WASHINGTON - The governor of Massachusetts said Sunday that he has no idea what motivated the brothers accused of exploding two bombs near the finish line of the Boston Marathon.
Speaking on CBS' "Face the Nation," Gov. Deval Patrick said it's hard to imagine why someone would deliberately harm "innocent men, women and children in the way that these two fellows did."
Patrick also said law enforcers believe the immediate threat ended when police killed one suspect and captured the other. The two suspects, Tamerlan and Dzhokhar Tsarnaev, were brothers whose family had come to the U.S. from Russia.
Tamerlan Tsarnaev, 26, was killed in a gunbattle with police Friday. Dzhokhar Tsarnaev, 19, was captured later Friday after being pulled bloody and wounded from a tarp-covered boat in a suburban Boston backyard. He is being guarded by armed officers while he recovers at a Boston hospital.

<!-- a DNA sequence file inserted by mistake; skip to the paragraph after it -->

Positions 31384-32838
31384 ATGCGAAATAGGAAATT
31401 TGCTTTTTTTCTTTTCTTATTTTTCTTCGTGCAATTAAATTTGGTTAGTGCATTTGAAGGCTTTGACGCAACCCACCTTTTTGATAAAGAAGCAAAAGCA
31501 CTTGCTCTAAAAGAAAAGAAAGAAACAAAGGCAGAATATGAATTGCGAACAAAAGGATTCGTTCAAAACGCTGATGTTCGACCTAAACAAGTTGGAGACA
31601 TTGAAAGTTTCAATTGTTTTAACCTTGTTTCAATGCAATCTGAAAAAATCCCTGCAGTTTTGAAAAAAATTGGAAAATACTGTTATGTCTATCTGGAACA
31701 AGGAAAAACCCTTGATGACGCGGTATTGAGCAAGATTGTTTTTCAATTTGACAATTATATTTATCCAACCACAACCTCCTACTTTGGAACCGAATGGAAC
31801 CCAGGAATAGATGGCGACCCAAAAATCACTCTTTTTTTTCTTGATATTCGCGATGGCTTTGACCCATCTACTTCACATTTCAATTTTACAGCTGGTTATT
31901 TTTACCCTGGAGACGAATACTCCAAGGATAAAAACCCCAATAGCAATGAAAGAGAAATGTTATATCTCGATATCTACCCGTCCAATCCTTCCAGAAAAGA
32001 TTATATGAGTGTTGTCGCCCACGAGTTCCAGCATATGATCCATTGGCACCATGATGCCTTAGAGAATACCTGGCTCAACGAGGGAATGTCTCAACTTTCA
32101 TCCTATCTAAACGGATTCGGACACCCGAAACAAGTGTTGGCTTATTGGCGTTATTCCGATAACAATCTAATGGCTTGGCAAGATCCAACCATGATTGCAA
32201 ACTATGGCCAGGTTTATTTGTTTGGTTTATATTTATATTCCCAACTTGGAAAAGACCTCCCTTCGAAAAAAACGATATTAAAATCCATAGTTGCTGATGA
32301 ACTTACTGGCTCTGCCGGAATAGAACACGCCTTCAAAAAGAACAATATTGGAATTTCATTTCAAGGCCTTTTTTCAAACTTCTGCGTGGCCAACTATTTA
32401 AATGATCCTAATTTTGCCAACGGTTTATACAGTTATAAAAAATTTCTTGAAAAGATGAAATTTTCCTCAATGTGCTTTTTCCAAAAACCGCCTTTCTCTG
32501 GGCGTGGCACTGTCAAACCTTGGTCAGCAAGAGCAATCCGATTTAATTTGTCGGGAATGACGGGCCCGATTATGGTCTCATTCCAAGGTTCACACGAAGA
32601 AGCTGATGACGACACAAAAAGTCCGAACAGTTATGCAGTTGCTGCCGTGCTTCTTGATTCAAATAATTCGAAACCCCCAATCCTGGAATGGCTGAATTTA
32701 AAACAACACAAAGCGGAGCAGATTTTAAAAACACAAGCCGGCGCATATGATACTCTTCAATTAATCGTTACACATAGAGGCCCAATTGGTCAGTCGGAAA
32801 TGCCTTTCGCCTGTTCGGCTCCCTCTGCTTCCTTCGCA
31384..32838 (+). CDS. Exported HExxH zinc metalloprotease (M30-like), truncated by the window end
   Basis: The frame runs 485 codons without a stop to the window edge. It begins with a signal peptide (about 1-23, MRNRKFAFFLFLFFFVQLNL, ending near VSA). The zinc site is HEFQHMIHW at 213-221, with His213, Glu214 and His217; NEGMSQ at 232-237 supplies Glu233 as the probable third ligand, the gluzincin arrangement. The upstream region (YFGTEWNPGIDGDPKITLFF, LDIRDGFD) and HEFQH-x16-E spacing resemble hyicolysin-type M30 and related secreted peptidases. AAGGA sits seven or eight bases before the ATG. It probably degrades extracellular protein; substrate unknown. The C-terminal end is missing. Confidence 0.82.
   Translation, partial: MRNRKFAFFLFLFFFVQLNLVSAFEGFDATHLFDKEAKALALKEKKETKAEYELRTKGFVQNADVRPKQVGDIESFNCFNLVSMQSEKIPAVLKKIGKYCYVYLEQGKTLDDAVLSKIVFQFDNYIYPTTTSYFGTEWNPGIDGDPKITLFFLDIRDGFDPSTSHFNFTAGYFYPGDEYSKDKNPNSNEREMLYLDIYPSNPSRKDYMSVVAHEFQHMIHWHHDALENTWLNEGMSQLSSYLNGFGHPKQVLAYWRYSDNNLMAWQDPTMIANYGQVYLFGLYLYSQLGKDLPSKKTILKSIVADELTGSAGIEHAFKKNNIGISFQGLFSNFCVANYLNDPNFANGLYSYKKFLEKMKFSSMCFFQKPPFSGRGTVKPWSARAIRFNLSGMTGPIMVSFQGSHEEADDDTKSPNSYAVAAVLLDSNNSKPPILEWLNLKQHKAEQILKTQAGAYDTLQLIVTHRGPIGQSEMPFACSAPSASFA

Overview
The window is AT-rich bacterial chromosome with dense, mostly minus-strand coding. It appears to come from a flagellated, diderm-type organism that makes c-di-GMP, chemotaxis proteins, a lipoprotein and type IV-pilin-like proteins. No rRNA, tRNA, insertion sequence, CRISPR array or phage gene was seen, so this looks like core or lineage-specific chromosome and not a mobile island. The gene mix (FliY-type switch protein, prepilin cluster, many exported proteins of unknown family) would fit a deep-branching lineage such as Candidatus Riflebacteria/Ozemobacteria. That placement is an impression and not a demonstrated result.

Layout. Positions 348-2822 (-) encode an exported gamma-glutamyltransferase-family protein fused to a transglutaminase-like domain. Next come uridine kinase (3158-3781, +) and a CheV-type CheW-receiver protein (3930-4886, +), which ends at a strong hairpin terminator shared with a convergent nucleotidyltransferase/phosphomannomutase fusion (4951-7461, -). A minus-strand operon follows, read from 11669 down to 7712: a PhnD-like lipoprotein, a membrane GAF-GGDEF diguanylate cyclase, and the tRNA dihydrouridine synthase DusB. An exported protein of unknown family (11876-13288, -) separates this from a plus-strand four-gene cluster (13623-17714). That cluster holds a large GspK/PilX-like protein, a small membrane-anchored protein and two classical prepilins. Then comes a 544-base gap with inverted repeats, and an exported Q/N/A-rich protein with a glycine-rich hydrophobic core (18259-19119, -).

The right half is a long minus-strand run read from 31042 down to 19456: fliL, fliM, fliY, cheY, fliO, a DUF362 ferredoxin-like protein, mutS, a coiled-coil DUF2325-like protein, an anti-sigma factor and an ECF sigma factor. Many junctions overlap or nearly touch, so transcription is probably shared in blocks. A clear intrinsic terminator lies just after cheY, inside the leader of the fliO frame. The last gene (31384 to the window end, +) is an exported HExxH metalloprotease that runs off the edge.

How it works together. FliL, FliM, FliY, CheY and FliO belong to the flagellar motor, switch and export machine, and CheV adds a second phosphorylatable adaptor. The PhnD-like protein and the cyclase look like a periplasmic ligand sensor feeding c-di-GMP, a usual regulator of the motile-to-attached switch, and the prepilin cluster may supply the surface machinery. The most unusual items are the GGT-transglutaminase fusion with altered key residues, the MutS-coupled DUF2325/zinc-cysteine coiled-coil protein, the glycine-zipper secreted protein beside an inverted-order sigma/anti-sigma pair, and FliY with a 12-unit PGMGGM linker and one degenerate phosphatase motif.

Three people were killed and more than 180 injured when two bombs, apparently fashioned out of pressure cookers, exploded Monday about four hours into the race. The brothers are also suspected of killing an MIT police officer and severely injuring a transit officer.
On Saturday, Patrick appeared on the field at Fenway Park with dozens of local and state police before the Boston Red Sox's first home game since the bombings. He said the hospitalized suspect was in serious but stable condition and wasn't able to communicate yet.